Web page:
Daffodils are a sure sign of spring, but sadly, their bloom time is so short. The good news is that a revival next season is quite possible. Many home gardeners leave their bulbs in the ground year round, but others prefer to bring them up and store them until fall planting season, when they can be planted in another part of the yard. Here are some tips on what you can do to cure daffodil bulbs and salvage them for another season.
- Allow the flowers and leaves to wither completely on their own. Avoid cutting them back until they are completely dry. This will usually take about six weeks. Even though it may sound unsightly, the foliage collects the sun’s energy through photosynthesis and pumps it into the bulb below so it can grow the following year. You can cut off wilted blossoms early if you wish, but be sure to leave the stem intact.
- Cut off the blossoms (if you haven’t already) and dried leaves at the soil line. If you’re going to leave them in the field, that’s all you need to do. Normal watering in the garden and winter rains won’t bring them to bud until they’re “ready.” That’s it. If your priority is to bring them in for over-summer storage, skip to the next step.
- Dig deep into the soil several inches away from where the bulb is located. Try to lift the bulb with a clean spade filled with soil and bulb. Be careful not to damage the bulb. Handle them gently, as crushing them will cause them to rot.
- Clean the bulb by brushing off excess soil with your fingers. Any bulbs that are clumped together will probably separate on their own as you clean out the mess. Leave those that are firmly attached to the mother bulb intact. Remove any “caked on” moist soil that is stuck to the bulb.
- Examine the bulbs for any signs of rot, deterioration or damage that may have been caused by munching critters. Discard any bulbs that don’t look healthy.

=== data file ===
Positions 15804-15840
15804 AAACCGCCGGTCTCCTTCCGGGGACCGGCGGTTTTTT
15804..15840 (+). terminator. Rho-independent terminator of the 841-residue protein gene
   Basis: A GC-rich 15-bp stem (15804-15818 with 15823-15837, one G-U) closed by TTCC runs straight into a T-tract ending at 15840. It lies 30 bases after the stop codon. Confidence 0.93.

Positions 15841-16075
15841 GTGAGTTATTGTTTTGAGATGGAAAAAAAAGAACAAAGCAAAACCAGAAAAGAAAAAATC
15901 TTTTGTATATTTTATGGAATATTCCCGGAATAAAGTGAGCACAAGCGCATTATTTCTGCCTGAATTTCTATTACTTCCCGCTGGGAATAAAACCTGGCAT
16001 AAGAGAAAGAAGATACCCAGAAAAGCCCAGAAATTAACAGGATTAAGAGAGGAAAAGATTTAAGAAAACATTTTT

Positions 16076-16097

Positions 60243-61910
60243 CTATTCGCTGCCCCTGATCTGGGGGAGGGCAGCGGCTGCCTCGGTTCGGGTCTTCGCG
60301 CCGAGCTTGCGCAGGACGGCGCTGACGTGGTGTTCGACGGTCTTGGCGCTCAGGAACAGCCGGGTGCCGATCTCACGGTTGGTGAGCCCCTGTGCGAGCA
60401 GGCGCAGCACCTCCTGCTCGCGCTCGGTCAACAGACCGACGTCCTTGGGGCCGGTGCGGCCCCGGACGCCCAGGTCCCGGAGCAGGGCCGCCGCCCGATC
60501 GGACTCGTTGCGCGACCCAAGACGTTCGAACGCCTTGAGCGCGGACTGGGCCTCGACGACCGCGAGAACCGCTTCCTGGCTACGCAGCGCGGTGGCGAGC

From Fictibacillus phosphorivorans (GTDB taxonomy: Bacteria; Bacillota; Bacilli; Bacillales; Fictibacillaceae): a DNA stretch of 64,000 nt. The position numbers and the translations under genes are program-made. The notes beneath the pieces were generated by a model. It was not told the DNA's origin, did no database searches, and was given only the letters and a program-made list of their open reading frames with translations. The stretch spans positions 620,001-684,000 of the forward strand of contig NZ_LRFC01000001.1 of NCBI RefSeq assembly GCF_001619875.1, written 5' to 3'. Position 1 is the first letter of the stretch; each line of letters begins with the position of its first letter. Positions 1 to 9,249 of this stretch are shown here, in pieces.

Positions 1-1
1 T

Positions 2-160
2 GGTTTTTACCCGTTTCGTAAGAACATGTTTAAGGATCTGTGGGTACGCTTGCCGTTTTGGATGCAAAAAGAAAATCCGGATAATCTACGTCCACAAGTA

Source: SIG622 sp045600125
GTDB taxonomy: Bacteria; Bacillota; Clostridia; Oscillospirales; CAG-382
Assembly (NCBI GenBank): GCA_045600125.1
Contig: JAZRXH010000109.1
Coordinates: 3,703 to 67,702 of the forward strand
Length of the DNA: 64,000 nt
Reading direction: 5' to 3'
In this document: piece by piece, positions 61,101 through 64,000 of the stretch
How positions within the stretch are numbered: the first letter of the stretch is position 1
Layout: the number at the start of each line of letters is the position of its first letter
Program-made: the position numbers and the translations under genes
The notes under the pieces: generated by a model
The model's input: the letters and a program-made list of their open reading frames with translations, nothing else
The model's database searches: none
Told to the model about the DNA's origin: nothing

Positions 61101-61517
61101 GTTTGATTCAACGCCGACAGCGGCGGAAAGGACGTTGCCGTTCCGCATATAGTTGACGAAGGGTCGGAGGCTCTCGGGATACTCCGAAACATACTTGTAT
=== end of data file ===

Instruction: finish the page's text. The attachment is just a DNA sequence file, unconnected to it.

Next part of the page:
- Set the bulb in the open air for a while (usually about an hour) until the last of the soil has dried. Then, with a brush or a towel or rag, remove any excess sticky mud.
- Place the bulbs loosely in a well-ventilated bag. Legs cut from a mesh onion bag or a pair of pantyhose or nylon stockings work very well. Inexpensive tulle from a fabric store can also be used to make a bag. Tie off the opening of the bag with twine or twine, leaving enough extra to make a loop for hanging. You can also place them on old window screens set on two boxes or saw horses to allow air to flow beneath them.
- Hang the bag full of bulbs in an area that won’t be exposed to direct sunlight, heat, or moisture. The far corners of the garage (away from the door) are fine, but avoid placing the bag near water heaters or laundry appliances. In general, a shady spot with good air circulation is best.
- Let the bulbs cure. If you’re using a bag and you’ve hung it indoors, you can leave them alone until you’re ready to do the autumn planting. If you used window screens or if you left your bulbs outside, bring them inside and put them in a paper bag for storage in a dark, cool, well-ventilated area.
- Double-check the bulbs before reinserting them. Watch for any signs of rot or mildew and discard any that don’t look healthy. Plant the remaining bulbs and wait for them to bloom in spring!
- Planting daffodil bulbs and watching them grow is a wonderful and rewarding activity for kids. Invite them to participate.
- Daffodils are an easy to grow bulb. Healthy, moist but not wet soil is an important factor in the development of beautiful flowers. Filtered or low sunlight is perfect for these hearty stems of yellow delight. Plant a few plants around the base of the tree for a touch of eye-catching color.
- Daffodils also look great in pots. Use potting soil, not garden soil. Line a large basket (or a wicker laundry basket) with inexpensive burlap, fill it with potting soil and plant the bulbs in the basket. Add some lobelia for a wonderful contrast of color and voila! You will have a wonderful composite garden bouquet!
- If you have no choice but to lift the bulbs during flowering or immediately after flowering, cure them in a reserved bed and keep moist so that the foliage can mature; This will allow the bulbs to build up food stores for next season’s flowers.
- Use caution when working with garden tools.
- Protect your eyes and skin. Keep your hands away from your mouth until you have thoroughly washed your hands with soap and water.
- grow daffodils indoors
- plant flowers
- plant roses
- Build a Raised Planting Bed
- plant a tomato
- choose plants for the garden
- caring for bulbs